Willpower is strength of mind and determination. Intention is determination to do a specific act in a specific manner. Focus is putting your attention on a certain thing. Concentration is a closed or fixed attention. Physical movement, though not always needed, is moving in a prescribed manner that supports the qi flow. Doubtlessness is having total confidence that what you want to happen will happen. All these things together make up Yi. At an intermediate level, Yi becomes unconscious, to the point that you simply have internal control over your energy- it becomes as easy as lifting your arm or turning your head. At an even more advanced level, Yi is refined to the point that the energy just moves without you noticing it. At the level of a master, there is no Yi! Whatever happens, happens beyond conscious thought. This is referred to as wuwei (non-doing, Chinese), or mushin (No-mind, Japanese).
Yi exists in many more expressions than we realize. It can be much more than just the combination of the above ideas; the above ideas can be elaborated on and refined. They are simply the base ideas to facilitate development and control of internal energetic power.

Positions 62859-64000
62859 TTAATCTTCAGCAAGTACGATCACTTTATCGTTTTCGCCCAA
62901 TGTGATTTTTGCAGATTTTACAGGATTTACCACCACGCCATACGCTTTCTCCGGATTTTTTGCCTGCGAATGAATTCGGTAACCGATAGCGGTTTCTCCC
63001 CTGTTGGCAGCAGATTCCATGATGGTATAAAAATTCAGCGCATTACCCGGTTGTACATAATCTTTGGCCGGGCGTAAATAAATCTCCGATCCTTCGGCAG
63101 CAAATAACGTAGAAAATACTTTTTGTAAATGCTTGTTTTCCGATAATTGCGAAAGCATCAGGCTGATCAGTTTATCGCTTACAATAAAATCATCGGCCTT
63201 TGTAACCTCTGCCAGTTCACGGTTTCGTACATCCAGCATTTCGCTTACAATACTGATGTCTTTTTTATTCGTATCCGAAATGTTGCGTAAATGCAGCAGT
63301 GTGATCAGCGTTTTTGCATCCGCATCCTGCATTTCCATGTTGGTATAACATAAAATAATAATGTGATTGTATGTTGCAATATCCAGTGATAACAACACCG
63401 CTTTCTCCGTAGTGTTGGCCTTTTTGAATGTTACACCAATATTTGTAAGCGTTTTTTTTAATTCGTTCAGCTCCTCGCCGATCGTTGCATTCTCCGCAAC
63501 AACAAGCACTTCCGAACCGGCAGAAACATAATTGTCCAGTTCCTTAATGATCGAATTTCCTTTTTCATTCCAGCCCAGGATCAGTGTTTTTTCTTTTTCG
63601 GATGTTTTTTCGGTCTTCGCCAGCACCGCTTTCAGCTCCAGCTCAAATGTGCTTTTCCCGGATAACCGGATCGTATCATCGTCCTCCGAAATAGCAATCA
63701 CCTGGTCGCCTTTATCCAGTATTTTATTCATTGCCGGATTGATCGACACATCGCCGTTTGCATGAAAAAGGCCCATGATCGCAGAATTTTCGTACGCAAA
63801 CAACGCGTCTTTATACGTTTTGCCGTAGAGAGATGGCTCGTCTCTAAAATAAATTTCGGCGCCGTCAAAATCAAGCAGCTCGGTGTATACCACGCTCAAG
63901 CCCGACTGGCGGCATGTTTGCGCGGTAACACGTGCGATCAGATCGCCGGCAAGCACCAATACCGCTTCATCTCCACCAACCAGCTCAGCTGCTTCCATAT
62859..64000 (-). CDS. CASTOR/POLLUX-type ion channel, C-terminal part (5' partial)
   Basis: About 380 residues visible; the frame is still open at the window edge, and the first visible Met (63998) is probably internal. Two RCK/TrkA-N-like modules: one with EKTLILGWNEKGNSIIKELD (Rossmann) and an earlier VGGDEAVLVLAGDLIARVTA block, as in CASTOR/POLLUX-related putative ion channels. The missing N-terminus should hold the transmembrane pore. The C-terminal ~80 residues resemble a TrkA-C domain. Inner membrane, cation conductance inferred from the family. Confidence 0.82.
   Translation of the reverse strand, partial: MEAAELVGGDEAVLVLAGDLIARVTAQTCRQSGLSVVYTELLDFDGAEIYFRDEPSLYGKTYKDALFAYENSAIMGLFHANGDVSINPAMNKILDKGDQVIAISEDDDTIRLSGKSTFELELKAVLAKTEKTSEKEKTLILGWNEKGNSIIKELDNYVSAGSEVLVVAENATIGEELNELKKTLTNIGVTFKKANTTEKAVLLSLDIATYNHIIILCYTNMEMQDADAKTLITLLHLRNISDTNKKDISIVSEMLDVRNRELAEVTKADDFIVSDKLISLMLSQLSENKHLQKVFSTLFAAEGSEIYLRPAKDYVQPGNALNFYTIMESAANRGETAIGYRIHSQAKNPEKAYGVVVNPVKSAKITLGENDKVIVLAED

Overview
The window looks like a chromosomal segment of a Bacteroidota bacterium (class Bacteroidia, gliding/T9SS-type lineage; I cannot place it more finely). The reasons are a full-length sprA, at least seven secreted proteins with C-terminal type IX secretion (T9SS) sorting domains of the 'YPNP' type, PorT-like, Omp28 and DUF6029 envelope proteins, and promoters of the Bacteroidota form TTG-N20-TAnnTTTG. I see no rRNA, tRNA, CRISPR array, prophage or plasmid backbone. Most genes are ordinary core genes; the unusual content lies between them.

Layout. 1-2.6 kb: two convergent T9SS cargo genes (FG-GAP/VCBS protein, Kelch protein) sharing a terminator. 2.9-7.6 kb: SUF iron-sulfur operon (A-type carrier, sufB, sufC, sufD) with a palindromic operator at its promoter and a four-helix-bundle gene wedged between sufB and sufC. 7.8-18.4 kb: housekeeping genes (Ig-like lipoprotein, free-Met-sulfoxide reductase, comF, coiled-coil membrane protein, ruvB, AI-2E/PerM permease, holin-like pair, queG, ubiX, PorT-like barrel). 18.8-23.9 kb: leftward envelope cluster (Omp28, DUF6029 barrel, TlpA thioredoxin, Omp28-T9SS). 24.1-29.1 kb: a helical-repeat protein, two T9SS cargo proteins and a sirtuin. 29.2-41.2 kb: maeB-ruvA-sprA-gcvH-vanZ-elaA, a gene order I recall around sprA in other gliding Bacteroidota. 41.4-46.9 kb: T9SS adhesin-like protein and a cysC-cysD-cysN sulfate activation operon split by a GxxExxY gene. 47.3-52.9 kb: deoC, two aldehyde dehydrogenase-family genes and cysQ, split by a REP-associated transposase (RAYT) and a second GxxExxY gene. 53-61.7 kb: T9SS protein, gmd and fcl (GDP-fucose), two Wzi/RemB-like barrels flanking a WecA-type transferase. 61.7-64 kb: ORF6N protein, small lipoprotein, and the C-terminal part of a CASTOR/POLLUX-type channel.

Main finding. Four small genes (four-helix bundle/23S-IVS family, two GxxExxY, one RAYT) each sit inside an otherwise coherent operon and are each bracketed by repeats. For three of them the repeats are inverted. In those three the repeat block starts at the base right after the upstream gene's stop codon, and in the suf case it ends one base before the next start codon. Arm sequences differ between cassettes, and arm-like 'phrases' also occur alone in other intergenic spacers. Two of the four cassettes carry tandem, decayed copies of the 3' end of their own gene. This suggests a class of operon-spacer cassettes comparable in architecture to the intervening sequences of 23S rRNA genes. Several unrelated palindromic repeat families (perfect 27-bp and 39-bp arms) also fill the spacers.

One such expression that is oft-overlooked is the power of prayer. Most practicing Muslims turn towards the holy city of Mecca and pray at scheduled times five times a day. That is an enormous amount of focus and concentration! Prayer can often times be more specific and broad compared to qigong, as well- you really can?t ask qi to portect you, give you good luck, or help you find love- but you can ask your personal deity, God, or higher force to.
Note that Yi, most simply, means "intention"- that does not include visualization! You can visualize all you want, and most of the time it simply ends up getting in the way. By focusing during meditation and energy work sessions, an individual learns how to focus qi to an area of their body simply by focusing on it; the energy isn't felt coming through the body, it seemingly appears there. When you are this rooted and in line with the qi around you, it becomes a simple task to move qi.
Now, on to this weeks' exercise, bringing Qi to the hands.